* Corresponding author. Tel.: 9786205893; fax: +91-44-22232403. E-mail address:kaviphd2011@yahoo.co.m

1877-7058 © 2013 The Authors. Published by Elsevier Ltd.

Selection and peer-review under responsibility of the organizing and review committee of IConDM 2013 doi:10.1016/j.proeng.2013.09.101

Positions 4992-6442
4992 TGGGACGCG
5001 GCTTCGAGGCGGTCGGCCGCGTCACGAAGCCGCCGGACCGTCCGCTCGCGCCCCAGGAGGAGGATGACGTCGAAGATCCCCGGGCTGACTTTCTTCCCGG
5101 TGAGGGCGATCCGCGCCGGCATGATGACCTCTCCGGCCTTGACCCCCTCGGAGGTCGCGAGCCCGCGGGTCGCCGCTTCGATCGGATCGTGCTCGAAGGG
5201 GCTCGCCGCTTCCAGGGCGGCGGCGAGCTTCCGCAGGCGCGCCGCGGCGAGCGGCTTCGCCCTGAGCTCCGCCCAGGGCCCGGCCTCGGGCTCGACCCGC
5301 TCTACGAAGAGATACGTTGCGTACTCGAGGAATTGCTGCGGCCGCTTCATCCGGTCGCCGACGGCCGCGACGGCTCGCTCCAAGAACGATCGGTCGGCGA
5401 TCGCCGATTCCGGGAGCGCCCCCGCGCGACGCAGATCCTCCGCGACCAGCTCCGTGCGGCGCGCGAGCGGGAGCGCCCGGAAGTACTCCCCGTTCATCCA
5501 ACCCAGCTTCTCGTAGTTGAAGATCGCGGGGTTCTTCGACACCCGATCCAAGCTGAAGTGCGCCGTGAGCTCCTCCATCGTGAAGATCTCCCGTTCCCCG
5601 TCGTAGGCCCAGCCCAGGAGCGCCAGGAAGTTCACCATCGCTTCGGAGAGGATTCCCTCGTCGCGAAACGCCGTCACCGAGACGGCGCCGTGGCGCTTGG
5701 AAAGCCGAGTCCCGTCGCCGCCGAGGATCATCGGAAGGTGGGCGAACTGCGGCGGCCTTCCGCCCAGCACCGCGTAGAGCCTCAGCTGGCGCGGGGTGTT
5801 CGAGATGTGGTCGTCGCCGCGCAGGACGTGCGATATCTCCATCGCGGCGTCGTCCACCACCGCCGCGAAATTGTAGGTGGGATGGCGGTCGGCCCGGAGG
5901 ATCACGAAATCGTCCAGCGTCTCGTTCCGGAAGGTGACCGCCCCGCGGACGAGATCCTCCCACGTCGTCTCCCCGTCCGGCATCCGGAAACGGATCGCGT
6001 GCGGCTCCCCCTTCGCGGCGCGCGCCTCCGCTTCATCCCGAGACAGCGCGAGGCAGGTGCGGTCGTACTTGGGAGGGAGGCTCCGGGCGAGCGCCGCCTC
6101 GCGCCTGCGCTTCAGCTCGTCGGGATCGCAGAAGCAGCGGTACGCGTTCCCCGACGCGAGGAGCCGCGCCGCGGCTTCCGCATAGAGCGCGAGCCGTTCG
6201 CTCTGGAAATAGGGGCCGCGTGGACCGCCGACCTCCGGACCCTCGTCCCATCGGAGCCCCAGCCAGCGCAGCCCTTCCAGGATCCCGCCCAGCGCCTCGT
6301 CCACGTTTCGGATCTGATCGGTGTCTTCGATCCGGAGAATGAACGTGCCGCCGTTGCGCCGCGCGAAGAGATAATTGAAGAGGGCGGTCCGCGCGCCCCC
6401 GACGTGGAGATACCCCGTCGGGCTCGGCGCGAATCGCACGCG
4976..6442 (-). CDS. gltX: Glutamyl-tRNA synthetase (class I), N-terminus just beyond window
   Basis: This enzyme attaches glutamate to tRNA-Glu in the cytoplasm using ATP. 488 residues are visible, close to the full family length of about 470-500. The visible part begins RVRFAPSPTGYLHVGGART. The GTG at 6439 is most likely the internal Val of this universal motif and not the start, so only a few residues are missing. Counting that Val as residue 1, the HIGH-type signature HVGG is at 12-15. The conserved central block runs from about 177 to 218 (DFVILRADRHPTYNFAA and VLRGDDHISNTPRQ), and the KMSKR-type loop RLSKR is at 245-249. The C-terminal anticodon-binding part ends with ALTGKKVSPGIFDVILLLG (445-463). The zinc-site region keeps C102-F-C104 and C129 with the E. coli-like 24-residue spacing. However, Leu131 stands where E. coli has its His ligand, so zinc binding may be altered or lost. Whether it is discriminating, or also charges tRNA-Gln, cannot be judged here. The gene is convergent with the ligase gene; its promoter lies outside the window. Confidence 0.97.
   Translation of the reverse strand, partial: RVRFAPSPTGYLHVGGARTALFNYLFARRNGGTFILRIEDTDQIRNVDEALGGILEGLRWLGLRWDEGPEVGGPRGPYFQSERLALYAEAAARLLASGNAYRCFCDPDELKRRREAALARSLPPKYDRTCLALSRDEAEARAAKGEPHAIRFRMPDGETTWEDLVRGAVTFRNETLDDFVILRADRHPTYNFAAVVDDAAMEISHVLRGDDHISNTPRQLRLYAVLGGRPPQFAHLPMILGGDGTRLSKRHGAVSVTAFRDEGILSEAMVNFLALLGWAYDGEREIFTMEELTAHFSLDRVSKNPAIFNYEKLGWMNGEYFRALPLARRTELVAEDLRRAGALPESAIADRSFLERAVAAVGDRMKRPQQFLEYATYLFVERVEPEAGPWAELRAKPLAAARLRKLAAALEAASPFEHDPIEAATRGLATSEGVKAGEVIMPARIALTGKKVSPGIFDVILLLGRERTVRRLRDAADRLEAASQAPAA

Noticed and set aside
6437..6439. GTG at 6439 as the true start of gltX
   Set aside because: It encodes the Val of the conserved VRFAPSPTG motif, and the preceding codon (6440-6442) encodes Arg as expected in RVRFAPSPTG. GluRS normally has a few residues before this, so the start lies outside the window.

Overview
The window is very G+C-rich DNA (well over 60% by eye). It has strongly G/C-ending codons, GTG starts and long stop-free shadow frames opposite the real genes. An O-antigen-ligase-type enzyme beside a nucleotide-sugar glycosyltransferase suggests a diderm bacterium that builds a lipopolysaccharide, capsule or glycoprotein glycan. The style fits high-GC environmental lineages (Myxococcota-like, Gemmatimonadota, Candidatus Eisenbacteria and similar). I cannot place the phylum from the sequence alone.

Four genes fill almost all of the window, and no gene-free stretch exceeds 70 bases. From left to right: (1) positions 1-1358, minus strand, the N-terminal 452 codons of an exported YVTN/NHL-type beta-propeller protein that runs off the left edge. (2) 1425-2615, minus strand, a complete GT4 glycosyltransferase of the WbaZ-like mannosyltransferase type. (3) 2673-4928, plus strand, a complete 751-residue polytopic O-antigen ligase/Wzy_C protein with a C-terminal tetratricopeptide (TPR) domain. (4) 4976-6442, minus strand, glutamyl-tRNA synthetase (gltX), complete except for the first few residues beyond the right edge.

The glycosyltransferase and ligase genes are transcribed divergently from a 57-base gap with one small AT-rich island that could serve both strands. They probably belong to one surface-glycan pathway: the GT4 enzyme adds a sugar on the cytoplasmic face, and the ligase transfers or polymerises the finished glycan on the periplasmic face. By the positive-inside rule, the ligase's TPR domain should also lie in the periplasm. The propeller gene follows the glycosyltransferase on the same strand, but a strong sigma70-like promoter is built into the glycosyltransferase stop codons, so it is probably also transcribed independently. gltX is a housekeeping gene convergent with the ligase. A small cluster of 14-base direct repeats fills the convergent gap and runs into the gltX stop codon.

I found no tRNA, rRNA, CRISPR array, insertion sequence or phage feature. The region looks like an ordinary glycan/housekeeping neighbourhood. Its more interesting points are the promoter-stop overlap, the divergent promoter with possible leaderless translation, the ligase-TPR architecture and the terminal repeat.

gravity into kinetic motion. The sensing part of the accelerometer usually consists of some type of spring force in order to balance the external pressure and displace its mass, thus leading to the motion. Since the structure consist of a proof mass, as well as a cantilever beam, residual gas is sealed inside the device, which can cause damping. Timo Veijola et. al. [2-4] has developed a circuit model that involves damping and spring forces created by squeezed film in a MEMS accelerometer. They have determined the response of the device using linear and nonlinear frequency dependent components, under different pressures. They have used a self developed circuit simulation program APLAC [5] for their analysis. We report an equivalent circuit model based on Timo Veijola's approach, to study the effect of temperature [6-9] on capacitive MEMS accelerometer. As equivalent circuits are developed for MEMS structure, a single domain approach to study the mechanical and electrical effects is possible. Incorporating thermal effects and implementing in electrical equivalent circuit model will help to provide an integrated approach to evaluate the MEMS performance under electrical, mechanical and thermal domains. In our approach, the parallel resonator circuit model is replaced by variable inductor and resistor implemented as controlled current sources [10]. This scheme also includes pressure dependent squeezed film and thermo elastic damping models. Based on this model, the transient and frequency response analysis are carried out at different temperatures, using a commercial circuit simulator PSpice.